his parents will take care of it."
"But, my good wornan,.l. shan't go
"If yon will only land mo at We
mouth' of the Sheopscot, I will ask no
more. , I can easily find a boat there
to take me up."
"Where is the body ?" asked Tucker.
"In the wagon," returned the lady,
at the same time raising the corner of
her shawl to wipe away the tears. "I
have a sum of money with me and you
shall be well paid for your trouble."
"Tat, tut, woman; if I accommo
date you there won't be no pay about
The kind-hearted old Commodore
was not the man to refuse a favor,
and though ho liked not the bother of
taking the woman and her strange ac
.cpmpaniment on board, yet be could
not refuse. When he told her he
would do as she requested, she thank
ed him with many tears in her oyes.
Some of the men were sent upon the
wharf to bring the body on board. A
king buffalo robe was lifted off by the
man that drove the wagon, and he
neq,th it, there appeared , neat; klank
A. PA., TUESDAY, NOVEMBER 22, 1870.
coffin. Some words were passed by
the seamen, us they were putting tho
coffin on board, which went to show
pretty plainly that the affair did not
exactly suit them. It may have been
but prejudice once in a while, when we
consider the tern realities which they
have to encounter.
"Hush, hush, my good men," said
the Commodore, us he heard their
murmured remonstrances. "Suppose
you were to die away from home,
would you not wish that your last re
mains might be carried to your poor
parents? Conte, hurry now."
The men said no more, and ere long
the coffin was placed in the hold, and
the womr.n shown to the cabin. In
less than half an hour, the schooner
was cleared from the wharf, and stand
ing out from the bay. The wind was
light from the eastward, but Tucker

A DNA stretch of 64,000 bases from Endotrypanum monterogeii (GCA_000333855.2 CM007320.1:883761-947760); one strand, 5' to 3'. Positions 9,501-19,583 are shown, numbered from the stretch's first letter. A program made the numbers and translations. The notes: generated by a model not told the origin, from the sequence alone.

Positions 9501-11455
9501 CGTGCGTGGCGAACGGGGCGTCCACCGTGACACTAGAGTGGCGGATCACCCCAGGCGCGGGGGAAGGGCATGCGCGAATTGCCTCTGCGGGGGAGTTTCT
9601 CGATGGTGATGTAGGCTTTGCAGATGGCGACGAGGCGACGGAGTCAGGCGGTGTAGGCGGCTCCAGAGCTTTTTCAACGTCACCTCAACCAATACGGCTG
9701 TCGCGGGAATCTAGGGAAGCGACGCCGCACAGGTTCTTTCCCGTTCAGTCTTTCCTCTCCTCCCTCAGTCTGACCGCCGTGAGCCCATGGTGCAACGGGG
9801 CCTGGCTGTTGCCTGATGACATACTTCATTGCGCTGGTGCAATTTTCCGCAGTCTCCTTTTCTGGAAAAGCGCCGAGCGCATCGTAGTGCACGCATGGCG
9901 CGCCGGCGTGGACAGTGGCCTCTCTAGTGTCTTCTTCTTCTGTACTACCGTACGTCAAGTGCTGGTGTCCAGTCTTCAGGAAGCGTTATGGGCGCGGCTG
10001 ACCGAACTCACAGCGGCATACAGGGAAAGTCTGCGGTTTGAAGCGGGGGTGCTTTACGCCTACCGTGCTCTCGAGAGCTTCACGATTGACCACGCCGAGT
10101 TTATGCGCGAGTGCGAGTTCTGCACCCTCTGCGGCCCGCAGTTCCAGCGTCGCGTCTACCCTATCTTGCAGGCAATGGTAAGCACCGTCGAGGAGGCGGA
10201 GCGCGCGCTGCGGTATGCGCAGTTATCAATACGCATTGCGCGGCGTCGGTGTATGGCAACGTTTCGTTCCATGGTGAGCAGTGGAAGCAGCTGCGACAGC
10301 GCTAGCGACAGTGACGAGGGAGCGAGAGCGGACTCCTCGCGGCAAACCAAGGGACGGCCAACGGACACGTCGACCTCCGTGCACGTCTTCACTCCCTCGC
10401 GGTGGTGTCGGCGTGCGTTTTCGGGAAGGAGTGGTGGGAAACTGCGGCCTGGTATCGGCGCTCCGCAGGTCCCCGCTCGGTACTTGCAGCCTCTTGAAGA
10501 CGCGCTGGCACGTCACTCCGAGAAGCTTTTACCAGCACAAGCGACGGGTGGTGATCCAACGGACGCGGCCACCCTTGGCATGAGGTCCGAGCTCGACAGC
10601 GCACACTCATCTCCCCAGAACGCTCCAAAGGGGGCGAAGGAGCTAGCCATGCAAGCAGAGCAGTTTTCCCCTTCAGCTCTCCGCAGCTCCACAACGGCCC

had no fear of the frigate now that he
was once out of the bay.
In the evening the lady passenger
came on deck, and the Commodore as
sured her that he would be able to land
her early on the next morning. She
expressed her gratitude and satisfac
tion, and remarked that before she re
tired she would like to see that her
husband's corpse was safe This was,
of course, granted, and one of them
lifted off the hatch that she might go
down into the hold.
"I declare," muttcred Daniel Carter,
an old sailor, who was standing at the
wheel, "sho takes on dre'fnlly."
"Yes, poor thing," said Tucker, In he
heard her sobs and groans.
"D'ye notice whiten eye she's got ?"
"No," said Tucker, "only it Was
swollen with tears."
"My eyes! but they shone though,
when she stood there looking ut the
Tucker smiled at the man's quaint
earnestness, and without further re
marks ho went down to the cabin.
When the woman came up from the
hold she looked about the deck of the
schooner for a few moments, and then
There was something in her appear
ance that puzzled Curter. Ho had
been one of those who'objrcted to the
coffin being brought on board, and
hence was not predisposed to look
very favorably upon. its owner. Tho
woman's eye ran over the schooner's
deck with a strange quickness and
Carter eyed her Sharply. Soon she
went to the taffrail and looked over at
the stern boat, and then she came and
stood by the binnacle again.
"Look out or you'll gib the boom,"
uttered the passenger.
Carter started and found that, the
main sail was shivering. lie gave the
helm a couple of strokes apart, and
then cast his eyes again upon the wo
man, whose features v. erc lighted by
the binnacle lamp."
"Thanks, ma'am," said Dan. "Ha,
101d.0t,---why bless my- soul. there's
big spider right on your hair. .No—
not there. Here !"
This last ejaculation Dan made as
lie eeemed to pull something from the
woman's hair, which lie threw upon
the deck with the ugh above men
Shortly afterwards the passenger
went below, and betore long Tucker
came on deck.
"Commodore," said Carter, with a
remarkable degree of earnestness in
his manner, "is the 'omits turned ?"
"I rather think so," said Tucker,
looking at the compass. "Look out,
look out, Carter I Why man alive,
you're two points to the southward of
"Blow me, so 1 am," said the man,
bringing the helm smartly sport. "But
say, didn't ye notice any thing peculiar
about the old 'oman."
"Why, Dan, you seem deeply inter
ested about her."
'So I am, Commodore, an' so I am
about the coffin, too. Wouldn't it be
well for you and Ito overhaul it?"
"Pshaw you are as scared as a child
in a grave yard."